Maple Video: Making Pure Vermont Maple Candy
Read our Farm News December 2015 to see our own Youtube video on making old-fashioned Vermont maple candy.
"If the trees go into winter with wet feet, there will be a good sap-season."
If this old proverb holds true we are expecting a good maple sugaring season. Get an update on the 2015 maple sugaring season, plus learn about our exciting new cross-country skiing and snowshoeing trails at the farm.
Read the complete Farm News March 2015.
A Vermont Tradition: Maple Open House Weekend
Over a 100 sugarhouses across Vermont open their doors to visitors each year. See photos from this year's Open House at Vermont Trade Winds Farm.
Plus, you'll find an update on the maple grading system change in our Farm News March 2014.
Buying The Hescock Family Farm
Truth be known Vermont Trade Winds Farm didn't have their own farm to call their own. This all changed on August 13th, 2013 when Tim Hescock and his wife Loraine bought the farm that Tim grew up on.
Read more of our Farm News Sept 2013.
We had a great start to the 2013 maple sugaring season!
As of March 13th we've made about 500 gallons of maple syrup from our 2400 sugar maple trees. Compared to the warm temperatures all last winter, it has been a normal sugaring season so far. Many days it has just been warm enough for sap flow, which means the sap has stayed cold. As a result, the first 400 gallons of syrup made was all Vermont Fancy! (for you dark syrup lovers, don't worry...we are starting to make Dark Amber as we get to the second half of the season.)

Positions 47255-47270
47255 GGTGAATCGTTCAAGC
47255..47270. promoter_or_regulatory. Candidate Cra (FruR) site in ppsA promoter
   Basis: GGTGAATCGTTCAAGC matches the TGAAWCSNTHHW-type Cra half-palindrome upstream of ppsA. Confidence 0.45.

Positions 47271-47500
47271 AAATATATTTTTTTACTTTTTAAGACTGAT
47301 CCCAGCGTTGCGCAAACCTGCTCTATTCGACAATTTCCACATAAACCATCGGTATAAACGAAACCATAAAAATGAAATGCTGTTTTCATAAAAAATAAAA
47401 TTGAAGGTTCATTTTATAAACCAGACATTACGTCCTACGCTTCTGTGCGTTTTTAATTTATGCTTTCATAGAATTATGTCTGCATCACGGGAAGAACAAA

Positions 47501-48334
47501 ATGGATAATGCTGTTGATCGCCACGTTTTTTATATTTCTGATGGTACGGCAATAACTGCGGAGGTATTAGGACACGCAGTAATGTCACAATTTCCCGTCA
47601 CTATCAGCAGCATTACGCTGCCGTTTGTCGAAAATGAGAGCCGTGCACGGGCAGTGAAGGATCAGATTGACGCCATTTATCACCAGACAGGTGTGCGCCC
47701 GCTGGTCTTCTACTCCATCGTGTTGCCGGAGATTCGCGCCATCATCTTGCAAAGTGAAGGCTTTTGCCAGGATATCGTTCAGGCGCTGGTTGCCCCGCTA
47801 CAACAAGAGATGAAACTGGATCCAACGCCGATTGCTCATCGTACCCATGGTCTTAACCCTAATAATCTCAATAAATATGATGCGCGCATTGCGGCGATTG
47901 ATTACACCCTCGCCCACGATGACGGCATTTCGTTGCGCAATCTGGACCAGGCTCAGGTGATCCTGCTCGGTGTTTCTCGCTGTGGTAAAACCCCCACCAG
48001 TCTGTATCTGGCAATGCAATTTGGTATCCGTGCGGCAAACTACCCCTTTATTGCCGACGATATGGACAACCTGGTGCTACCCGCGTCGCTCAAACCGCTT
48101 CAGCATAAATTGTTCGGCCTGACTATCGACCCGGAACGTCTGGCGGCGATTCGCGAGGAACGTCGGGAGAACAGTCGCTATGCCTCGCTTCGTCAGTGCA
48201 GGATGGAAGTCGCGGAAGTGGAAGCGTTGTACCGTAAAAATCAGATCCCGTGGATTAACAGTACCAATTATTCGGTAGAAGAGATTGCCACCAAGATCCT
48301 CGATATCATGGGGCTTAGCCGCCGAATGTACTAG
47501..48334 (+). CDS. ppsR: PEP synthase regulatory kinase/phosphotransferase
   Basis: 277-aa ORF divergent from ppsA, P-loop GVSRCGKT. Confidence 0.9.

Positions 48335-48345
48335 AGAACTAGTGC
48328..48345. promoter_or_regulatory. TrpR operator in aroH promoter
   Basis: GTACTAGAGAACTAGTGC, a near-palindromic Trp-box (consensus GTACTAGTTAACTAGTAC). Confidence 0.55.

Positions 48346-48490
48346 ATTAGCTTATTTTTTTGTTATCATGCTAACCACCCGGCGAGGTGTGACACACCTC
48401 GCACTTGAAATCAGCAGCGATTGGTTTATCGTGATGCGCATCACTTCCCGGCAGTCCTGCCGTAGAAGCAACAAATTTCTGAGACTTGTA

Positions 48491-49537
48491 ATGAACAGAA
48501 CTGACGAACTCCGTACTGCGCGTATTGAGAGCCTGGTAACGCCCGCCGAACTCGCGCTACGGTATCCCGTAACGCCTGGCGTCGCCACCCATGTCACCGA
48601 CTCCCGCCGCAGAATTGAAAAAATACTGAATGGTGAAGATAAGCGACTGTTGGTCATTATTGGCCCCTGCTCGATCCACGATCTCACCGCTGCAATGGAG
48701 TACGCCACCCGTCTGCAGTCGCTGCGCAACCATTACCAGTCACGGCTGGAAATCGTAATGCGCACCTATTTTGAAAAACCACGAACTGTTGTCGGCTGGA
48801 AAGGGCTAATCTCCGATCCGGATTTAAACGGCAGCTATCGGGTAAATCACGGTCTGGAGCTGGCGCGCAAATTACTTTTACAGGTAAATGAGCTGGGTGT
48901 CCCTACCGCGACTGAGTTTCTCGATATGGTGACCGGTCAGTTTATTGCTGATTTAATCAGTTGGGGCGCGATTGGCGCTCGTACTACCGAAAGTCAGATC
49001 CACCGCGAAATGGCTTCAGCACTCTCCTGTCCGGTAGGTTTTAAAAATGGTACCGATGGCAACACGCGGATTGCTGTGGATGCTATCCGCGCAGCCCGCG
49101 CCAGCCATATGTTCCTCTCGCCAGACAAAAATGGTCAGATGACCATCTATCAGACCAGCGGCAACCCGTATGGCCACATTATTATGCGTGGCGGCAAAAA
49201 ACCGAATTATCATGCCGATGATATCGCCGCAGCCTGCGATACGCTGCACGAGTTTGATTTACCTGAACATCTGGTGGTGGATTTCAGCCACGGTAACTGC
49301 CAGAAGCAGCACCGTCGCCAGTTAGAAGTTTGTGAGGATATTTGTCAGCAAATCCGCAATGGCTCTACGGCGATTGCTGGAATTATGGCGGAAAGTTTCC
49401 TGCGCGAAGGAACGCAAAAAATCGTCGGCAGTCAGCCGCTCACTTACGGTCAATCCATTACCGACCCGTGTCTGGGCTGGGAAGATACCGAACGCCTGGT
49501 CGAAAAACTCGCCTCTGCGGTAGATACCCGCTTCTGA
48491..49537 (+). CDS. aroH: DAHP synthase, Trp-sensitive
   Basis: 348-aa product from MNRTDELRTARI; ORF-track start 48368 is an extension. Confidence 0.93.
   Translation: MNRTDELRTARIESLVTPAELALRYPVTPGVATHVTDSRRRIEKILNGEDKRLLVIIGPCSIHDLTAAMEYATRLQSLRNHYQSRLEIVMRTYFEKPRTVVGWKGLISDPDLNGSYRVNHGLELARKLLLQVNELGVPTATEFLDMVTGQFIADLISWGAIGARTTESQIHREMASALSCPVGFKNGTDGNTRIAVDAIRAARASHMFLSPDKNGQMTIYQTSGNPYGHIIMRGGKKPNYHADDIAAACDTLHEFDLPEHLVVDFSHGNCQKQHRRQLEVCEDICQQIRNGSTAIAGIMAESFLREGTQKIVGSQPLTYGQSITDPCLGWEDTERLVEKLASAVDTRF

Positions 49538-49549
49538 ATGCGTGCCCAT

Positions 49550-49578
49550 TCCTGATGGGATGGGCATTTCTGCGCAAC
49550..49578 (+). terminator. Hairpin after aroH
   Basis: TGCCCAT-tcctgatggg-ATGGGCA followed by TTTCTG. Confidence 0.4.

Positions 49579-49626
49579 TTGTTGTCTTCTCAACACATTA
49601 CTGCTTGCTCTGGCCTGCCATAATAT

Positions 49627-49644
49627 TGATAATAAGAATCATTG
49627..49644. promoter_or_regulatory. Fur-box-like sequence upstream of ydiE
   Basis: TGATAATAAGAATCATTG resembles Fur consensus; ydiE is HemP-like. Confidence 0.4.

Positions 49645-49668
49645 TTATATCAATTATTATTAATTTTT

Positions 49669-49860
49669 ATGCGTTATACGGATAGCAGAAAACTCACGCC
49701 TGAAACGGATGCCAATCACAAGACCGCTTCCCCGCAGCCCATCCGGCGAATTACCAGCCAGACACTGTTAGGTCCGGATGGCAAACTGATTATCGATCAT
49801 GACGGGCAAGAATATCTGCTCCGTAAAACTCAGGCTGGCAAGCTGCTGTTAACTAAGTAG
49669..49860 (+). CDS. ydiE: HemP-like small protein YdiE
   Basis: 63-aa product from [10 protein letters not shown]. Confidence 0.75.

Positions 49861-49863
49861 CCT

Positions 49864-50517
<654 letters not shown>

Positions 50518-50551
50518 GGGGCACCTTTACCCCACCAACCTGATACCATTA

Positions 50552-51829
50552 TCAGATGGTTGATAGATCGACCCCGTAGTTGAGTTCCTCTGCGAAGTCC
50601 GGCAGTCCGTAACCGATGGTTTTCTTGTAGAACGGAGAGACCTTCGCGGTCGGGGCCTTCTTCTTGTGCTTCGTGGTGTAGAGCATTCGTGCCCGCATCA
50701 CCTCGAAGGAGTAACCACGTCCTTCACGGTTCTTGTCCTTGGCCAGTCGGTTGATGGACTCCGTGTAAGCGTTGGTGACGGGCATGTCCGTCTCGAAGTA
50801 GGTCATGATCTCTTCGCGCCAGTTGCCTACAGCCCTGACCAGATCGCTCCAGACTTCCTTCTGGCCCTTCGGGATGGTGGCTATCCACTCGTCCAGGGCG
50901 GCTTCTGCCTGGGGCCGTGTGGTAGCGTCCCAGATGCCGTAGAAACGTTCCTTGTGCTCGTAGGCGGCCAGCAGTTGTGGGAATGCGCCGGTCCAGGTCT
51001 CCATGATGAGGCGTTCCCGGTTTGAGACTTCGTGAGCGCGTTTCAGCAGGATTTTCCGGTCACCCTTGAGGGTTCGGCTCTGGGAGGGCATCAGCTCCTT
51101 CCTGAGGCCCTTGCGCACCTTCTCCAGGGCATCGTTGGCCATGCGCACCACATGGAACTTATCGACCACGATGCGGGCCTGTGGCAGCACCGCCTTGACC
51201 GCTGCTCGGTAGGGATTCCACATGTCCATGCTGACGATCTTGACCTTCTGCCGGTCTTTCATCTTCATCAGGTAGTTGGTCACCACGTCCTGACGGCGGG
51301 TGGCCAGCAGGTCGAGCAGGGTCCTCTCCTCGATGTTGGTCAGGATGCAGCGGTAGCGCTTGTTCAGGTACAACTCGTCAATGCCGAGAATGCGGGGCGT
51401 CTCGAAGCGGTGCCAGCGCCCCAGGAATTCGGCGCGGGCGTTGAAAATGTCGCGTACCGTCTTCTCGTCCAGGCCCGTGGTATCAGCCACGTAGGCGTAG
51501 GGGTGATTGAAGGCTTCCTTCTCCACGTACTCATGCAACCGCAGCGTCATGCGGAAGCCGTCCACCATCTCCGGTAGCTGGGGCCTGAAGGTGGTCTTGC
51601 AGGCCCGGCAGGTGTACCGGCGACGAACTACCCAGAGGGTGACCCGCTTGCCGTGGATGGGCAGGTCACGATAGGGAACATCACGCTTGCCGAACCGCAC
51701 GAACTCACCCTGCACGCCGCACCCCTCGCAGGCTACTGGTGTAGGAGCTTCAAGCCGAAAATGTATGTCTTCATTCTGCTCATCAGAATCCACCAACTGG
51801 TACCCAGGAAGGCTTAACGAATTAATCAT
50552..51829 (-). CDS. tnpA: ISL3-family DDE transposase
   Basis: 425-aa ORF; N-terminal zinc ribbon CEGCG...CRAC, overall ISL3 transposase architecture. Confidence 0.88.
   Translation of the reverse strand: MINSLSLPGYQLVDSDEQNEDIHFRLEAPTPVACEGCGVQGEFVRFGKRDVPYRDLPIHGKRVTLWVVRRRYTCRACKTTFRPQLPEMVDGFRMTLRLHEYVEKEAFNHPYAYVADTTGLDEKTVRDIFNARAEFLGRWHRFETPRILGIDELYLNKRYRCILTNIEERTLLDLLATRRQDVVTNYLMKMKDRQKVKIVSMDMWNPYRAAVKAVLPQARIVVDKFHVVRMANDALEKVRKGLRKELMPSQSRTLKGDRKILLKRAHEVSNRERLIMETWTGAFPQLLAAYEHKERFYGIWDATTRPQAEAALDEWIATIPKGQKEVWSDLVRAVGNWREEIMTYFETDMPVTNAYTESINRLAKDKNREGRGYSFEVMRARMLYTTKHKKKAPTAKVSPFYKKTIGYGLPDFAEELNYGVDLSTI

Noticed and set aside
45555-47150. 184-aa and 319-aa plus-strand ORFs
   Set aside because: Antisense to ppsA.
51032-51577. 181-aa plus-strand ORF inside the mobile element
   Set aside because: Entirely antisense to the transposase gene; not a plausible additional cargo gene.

Read more of our Farm News March 2013.
Finding Maple Trees in Australia!
"In early May, I landed in Australia and to my surprise found myself surrounded by maple trees. It seemed my brother had settled in the one part of Australia, in fact the one TOWN in Australia, that has sugar maple trees."
Read the rest of the May 2012 Farm News.
Warm Weather Yields A Below Average Season
With the mild winter, and even milder spring, we got an early start with the sugaring season. A season that started 19 days earlier than last year, lasted only 4 weeks. In a normal year the maple sugaring season last 5 to 6 weeks. Despite the short season, we feel lucky to have still made about 75% of our typical crop of maple syrup.
Read the rest of the February 2012 Farm News.
We made the radio!
Listen to the Hescock family on Vermont Public Radio in February 2012.